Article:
I’m a Remote and Hybrid Management Coach — Here Are 5 Ways To Make Your Virtual Feedback Better
Feedback is important in any job, but it can sometimes be challenging to do remotely. When you’re giving remote performance reviews, here are five do’s and don’ts to keep in mind.
Without sitting near the boss all day, it can be harder for many employees to know what their manager thinks of their performance. Remote communication, with its emphasis on the written, lends itself to both over and under-emphasizing critiques.
Over-emphasizing happens because emails from your boss with commentary on your latest proposal can be taken out of context or taken too personally. Under-emphasizing happens because there may not be as many opportunities to give immediate feedback.
If you notice a pattern of behavior with your direct report, good or bad, it’s your duty as a manager to let them know ASAP. If you thought a piece of work was good, be sure to say so, even if you sent over opportunities for improvement. Context matters!
Be careful with written feedback, particularly on sensitive subjects. Most people remember criticism much more than praise, and while your job as a manager is to get the best out of your team, part of that best comes from having a team with healthy self-esteem. If your written communication to a direct report has negative feedback, pause before sending to ensure you’re conveying it with the right level of “opportunity for improvement” rather than outright criticism.
Related to the above, we can’t help but let our day-to-day lives trickle into our communication with our coworkers. But if you’re in a bad mood or feeling triggered by something, try to take a step back before providing feedback. You don’t want to color your feedback with negative energy that might stop the person from hearing the opportunity embedded in the feedback.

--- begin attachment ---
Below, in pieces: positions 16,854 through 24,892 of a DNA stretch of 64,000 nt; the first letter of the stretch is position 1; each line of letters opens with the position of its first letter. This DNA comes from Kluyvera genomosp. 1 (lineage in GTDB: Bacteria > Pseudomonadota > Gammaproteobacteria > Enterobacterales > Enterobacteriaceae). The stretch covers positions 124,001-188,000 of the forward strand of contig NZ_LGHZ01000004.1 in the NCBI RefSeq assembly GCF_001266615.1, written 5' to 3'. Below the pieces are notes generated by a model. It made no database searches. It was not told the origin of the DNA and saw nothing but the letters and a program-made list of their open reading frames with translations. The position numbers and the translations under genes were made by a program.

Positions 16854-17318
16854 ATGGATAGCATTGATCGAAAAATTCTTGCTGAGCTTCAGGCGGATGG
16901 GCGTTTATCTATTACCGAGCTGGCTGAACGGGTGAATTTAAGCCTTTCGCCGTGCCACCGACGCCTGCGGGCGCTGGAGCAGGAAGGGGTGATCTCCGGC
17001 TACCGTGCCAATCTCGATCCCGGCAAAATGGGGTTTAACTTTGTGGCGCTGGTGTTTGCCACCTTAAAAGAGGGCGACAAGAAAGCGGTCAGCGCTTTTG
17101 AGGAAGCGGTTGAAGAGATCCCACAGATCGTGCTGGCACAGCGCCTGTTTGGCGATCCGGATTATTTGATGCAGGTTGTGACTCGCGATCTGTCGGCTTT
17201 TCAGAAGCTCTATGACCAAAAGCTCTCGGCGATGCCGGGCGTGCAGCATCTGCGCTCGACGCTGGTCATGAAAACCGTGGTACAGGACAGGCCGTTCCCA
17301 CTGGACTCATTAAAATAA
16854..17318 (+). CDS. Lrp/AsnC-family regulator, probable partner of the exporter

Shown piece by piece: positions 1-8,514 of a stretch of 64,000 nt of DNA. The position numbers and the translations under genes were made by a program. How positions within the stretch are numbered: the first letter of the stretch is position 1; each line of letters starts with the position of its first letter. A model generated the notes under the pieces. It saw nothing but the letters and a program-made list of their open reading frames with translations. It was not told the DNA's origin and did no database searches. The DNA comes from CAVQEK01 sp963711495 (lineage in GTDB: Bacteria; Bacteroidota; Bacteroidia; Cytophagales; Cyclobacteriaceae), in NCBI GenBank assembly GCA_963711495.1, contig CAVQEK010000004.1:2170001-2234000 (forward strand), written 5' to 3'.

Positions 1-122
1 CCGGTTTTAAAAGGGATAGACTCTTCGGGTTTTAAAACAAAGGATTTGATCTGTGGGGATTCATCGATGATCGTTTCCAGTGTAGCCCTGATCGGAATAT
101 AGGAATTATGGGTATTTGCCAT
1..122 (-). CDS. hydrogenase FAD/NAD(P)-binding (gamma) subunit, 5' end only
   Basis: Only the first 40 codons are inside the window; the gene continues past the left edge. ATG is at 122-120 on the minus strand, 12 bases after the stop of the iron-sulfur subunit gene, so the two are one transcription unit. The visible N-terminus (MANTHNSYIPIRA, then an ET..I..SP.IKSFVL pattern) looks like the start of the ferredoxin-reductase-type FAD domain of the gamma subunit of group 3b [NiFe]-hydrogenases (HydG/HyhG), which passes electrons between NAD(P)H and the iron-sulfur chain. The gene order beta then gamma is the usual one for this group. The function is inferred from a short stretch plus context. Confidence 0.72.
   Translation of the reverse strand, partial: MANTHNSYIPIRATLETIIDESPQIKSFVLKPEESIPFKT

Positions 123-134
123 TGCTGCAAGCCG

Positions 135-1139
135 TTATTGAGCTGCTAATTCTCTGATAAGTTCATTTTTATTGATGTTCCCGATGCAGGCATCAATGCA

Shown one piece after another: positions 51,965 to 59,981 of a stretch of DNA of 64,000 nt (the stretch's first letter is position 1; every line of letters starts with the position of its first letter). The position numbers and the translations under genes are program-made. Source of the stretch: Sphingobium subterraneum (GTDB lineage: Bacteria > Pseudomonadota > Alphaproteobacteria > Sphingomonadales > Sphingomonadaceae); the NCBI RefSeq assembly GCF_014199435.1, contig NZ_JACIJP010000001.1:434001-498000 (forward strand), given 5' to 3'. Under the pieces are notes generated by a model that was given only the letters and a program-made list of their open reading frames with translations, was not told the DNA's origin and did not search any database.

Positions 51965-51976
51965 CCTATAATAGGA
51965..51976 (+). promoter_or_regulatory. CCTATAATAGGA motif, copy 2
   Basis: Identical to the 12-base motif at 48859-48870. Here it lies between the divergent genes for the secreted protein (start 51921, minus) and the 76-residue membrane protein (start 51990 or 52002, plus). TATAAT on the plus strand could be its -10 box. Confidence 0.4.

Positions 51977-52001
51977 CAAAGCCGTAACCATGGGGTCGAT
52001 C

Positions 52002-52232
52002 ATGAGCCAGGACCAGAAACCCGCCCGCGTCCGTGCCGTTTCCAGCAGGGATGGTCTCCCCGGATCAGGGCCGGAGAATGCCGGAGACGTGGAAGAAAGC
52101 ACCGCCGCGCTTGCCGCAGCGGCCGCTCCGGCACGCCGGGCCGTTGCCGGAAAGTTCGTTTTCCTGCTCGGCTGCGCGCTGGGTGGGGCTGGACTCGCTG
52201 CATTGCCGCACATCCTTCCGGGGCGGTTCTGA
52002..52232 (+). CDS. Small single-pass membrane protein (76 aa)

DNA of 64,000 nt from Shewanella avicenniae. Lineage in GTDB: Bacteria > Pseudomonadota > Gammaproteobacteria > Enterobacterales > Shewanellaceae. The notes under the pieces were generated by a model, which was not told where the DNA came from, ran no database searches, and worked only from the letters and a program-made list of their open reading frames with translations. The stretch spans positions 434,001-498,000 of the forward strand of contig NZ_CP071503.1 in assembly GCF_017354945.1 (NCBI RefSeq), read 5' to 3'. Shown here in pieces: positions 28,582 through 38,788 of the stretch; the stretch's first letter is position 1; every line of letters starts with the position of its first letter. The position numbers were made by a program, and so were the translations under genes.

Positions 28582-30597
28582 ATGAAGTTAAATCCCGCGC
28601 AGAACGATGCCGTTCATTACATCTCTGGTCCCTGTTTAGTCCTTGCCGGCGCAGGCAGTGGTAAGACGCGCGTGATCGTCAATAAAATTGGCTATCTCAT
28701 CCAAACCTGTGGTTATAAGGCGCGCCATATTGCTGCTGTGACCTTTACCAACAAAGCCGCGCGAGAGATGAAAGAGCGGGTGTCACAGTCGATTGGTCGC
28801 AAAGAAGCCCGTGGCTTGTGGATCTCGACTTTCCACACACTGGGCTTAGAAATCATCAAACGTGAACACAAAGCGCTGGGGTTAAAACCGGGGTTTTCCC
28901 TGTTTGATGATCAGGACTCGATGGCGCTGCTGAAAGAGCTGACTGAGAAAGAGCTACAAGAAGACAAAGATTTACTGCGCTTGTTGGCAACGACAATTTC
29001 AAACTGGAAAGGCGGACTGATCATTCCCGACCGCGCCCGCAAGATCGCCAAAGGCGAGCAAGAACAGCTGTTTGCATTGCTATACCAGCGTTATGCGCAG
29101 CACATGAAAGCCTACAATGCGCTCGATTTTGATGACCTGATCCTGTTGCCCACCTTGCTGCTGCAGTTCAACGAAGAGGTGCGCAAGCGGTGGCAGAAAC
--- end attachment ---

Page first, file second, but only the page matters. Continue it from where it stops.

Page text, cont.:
It is hard to be a remote manager! And if an employee is struggling, you as the manager might be contributing. Were the goals clear to you? Were they clear to the employee? Were they reasonable? Transparent goals are a key element of effective remote management. Any time those goals aren’t met is an opportunity to reflect on your process to make sure everyone is set up for success.
Humans have been communicating using non-verbal cues for thousands of years. In a remote world, video isn’t necessarily better at communicating these cues. It’s hard to look at a list of goals and progress AND at your employee’s face at the same time. Potential technical drawbacks, like a bad connection or poor lighting, can also make it harder to communicate what you really mean. At the very least, these review conversations must happen over the phone — where you can hear the stressors and moments of emotion in each others’ voices and use those to modulate your discussion.
This article was written by a Fairygodboss Contributor.
McKenna is a remote and hybrid management author and coach, having spent years working in global organizations, managing remote teams around the world. Her passion is helping people harness empathy to better connect with their colleagues to drive success, making their management skills as effective in person as from 6,000 miles away. Follow her on LinkedIn for more actionable ways to succeed in remote-first work culture.
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